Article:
UNCTAD sees Brazil producing 10 billion liters of second-generation ethanol by 2025

UNCTAD
A new report by the United Nations Conference on Trade & Development assesses Brazilian global potential in this sector (image: detail of UNCTAD report cover)

To meet the targets presented at the United Nations Climate Change Conference (COP21) in December 2015 in Paris, Brazil must achieve a 37% reduction in greenhouse gas (GHG) emissions by 2025.

To do so, it should invest in increasing the share of biofuel from sugarcane in its energy mix, prioritizing second-generation ethanol, says a report just out from the United Nations Conference on Trade & Development (UNCTAD).

According to the report, entitled Second Generation Biofuel Markets: State of Play, Trade and Developing Country Perspectives, Brazil has the potential to produce 10 billion liters of second-generation ethanol by 2025. The report, UNCTAD’s second on the subject, presents a global overview of challenges and opportunities based on a compilation of assessments by experts from many countries around the world.

The main focus is an analysis of how the market opportunities arising from growing production of second-generation (2G) biofuels and technology transfer can be leveraged by developing countries to fulfill the commitments announced at COP21.

“By mapping cellulosic ethanol initiatives and recent policy lessons worldwide, UNCTAD’s report offers public administrators and private enterprise a macro-picture of advanced biofuels produced from biomass, also known as 2G biofuels, which have become a commercial reality, an alternative source of energy that doesn’t compete with food,” said Laís Forti Thomaz, who participated in the production of the report and is a researcher at the National Institute of Science & Technology for Studies of the United States (INCT-INEU) in Brazil, supported by the National Council for Scientific & Technological Development (CNPq) and FAPESP.

UNCTAD’s first report, issued in 2007, highlighted the biofuel sector’s outstanding potential but showed how far it still was from the markets. With the country commitments announced at last year’s UN summit, and with commercial-scale production of 2G biofuels finally taking off, the challenge now is to make the most of market opportunities.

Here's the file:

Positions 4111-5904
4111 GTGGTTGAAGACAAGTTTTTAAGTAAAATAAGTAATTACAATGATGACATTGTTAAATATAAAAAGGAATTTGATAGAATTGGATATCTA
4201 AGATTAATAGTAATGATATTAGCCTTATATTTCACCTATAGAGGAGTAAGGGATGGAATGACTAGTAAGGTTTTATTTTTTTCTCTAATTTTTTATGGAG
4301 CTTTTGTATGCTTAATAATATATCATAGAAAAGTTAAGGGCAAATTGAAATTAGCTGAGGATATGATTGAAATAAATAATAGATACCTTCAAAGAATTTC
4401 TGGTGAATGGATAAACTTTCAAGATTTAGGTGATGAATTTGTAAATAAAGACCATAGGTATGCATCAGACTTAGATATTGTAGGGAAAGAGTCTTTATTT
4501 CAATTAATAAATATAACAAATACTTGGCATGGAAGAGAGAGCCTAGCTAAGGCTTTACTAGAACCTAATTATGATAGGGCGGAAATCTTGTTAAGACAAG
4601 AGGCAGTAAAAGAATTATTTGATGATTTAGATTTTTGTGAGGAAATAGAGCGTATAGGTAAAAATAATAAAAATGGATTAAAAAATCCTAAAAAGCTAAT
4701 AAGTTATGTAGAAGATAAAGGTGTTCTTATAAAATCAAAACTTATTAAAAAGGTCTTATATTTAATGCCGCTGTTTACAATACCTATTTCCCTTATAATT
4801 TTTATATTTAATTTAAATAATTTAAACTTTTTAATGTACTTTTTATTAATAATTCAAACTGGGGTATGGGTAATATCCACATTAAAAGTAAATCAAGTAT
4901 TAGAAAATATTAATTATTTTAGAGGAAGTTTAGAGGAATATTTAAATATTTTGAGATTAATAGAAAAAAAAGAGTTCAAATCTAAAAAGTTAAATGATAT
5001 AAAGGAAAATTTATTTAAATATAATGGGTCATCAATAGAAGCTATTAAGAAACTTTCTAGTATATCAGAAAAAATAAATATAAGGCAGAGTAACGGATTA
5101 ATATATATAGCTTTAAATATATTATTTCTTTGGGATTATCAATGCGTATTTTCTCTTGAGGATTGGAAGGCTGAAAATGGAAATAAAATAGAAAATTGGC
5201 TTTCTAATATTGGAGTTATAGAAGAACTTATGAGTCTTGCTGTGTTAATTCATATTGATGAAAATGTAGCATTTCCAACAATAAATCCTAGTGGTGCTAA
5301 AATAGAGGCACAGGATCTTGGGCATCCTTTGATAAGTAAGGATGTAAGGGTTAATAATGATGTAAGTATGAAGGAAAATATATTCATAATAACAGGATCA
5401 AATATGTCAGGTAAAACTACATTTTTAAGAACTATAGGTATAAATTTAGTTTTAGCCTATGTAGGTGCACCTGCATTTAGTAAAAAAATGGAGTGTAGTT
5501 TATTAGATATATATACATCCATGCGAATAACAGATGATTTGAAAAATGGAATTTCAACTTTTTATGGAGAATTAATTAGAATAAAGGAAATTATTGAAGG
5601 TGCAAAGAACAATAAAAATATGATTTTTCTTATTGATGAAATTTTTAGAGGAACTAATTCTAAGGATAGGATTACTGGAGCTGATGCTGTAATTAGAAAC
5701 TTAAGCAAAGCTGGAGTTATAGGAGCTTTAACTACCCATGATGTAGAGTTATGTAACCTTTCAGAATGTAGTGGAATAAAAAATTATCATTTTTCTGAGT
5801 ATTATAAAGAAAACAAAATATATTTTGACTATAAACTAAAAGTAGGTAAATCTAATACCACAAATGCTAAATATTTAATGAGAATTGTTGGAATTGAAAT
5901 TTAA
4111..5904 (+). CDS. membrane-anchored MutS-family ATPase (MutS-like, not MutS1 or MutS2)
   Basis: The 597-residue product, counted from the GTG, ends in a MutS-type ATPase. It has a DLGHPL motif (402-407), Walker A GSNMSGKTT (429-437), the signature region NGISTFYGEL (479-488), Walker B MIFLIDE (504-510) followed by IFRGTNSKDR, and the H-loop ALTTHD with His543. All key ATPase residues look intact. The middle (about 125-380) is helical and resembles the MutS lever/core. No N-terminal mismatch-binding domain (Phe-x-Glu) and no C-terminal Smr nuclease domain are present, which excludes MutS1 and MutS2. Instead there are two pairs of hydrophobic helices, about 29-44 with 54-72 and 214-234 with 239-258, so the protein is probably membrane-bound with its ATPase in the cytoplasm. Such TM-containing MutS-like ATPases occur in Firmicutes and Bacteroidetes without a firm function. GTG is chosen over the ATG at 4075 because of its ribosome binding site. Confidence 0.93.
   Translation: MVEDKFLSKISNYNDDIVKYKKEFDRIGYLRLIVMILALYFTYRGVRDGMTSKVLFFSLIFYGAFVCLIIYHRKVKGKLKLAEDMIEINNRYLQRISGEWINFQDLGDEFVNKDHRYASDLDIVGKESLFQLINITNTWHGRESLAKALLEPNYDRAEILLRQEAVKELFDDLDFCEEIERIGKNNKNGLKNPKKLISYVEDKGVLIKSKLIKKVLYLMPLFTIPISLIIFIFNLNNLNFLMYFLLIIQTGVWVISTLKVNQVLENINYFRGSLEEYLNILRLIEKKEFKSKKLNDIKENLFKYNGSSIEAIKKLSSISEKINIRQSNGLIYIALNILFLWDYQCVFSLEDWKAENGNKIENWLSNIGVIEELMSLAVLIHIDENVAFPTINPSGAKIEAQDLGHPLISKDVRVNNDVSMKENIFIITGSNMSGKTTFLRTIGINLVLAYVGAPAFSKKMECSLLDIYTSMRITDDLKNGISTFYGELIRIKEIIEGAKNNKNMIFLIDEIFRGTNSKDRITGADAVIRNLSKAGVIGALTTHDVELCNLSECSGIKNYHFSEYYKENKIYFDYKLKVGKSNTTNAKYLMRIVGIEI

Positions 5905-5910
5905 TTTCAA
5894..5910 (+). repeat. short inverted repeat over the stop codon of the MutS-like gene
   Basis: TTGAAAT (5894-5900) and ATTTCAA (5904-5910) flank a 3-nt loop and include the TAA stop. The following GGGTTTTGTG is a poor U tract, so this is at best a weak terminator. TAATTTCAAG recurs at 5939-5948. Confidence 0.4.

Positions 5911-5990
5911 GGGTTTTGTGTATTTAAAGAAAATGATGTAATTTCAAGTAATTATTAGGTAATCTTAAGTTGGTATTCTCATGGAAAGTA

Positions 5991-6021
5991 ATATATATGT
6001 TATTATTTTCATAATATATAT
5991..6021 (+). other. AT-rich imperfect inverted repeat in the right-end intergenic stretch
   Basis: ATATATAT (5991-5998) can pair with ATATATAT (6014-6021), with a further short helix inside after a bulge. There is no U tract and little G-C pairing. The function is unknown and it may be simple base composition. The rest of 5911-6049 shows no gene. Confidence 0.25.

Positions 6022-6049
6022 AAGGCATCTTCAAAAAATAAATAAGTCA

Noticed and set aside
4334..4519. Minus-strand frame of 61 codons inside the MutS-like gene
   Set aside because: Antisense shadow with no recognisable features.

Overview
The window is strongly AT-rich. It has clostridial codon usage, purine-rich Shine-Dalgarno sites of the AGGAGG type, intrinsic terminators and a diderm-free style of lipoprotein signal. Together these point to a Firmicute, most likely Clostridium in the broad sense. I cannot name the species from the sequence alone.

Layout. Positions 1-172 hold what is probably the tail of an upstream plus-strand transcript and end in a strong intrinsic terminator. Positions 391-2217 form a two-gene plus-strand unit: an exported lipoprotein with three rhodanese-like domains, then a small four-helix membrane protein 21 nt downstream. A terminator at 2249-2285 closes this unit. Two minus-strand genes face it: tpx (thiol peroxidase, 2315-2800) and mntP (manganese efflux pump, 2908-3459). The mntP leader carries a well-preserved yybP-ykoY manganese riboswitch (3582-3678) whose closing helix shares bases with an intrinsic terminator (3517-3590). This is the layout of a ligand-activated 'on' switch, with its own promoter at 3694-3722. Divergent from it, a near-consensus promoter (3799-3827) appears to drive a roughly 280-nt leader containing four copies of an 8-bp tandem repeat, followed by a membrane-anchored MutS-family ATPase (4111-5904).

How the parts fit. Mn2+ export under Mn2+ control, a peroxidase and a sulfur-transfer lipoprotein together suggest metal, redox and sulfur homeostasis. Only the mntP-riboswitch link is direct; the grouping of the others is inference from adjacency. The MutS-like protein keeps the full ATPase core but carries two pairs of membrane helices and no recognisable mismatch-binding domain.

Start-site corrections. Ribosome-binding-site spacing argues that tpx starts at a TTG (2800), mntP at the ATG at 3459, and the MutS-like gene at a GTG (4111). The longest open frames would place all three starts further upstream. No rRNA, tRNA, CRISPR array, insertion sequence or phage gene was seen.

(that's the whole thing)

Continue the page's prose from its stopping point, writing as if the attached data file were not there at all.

The report therefore presents suggestions for responsible development of the 2G biofuel industry, such as creating regulatory frameworks for advanced bioenergy tailored to national circumstances and existing local demand, promoting cooperation between domestic organizations and foreign companies for joint ventures to facilitate technology transfer, and pursuing ways and means to avoid blocking industrial development in specific sectors or technologies, such as biomaterials.

It also advocates flexibility for market players that operate biorefineries so that they can target multiple markets, including materials, feed, food and energy, both domestically and internationally.

“These suggestions are important. For example, we need to avoid the emergence of a wide technological gap between first-generation land-intensive feedstocks and second-generation capital-intensive biofuels in developed and developing countries. It’s also crucial to promote a technical dialogue among the different regions that produce 2G biofuels to assure compatible standards for feedstocks and promote trade in advanced biofuels,” Thomaz said.

Liter by liter

The world leader in production of cellulosic ethanol is the US, with an installed capacity of 490.37 million liters per year, or 34% of the total, followed by China with 340.19 million liters (24%), Canada with 303.45 million liters (21%), Brazil with 177.34 million liters (12%), and the European Union with 130.83 million liters (9%).

According to UNCTAD, to reach the 10 billion liter mark by 2025, Brazil will need to crush more sugarcane while modernizing and integrating mills that produce 1G and 2G ethanol, in addition to building new plants dedicated to producing 2G ethanol.

The modernization of 81 mills, representing a combined milling capacity of 275 million tons of cane per year, would enable Brazil to produce 5 billion liters by 2025. The remaining 5 billion liters should come from 100 million tons per year of extra milling capacity by 80% of the industry, adding 1.5 billion liters, and production of a further 3.5 billion liters by new mills.

The complete UNCTAD report, Second Generation Biofuel Markets: State of Play, Trade and Developing Country Perspectives, can be downloaded from unctad.org/en/PublicationsLibrary/ditcted2015d8_en.pdf. In addition to Thomaz, representatives of other Brazilian institutions such as the University of São Paulo (USP), the Brazilian Sugarcane Industry Association (UNICA) and the Brazilian Association for Industrial Biotechnology (ABBI) also contributed to the report.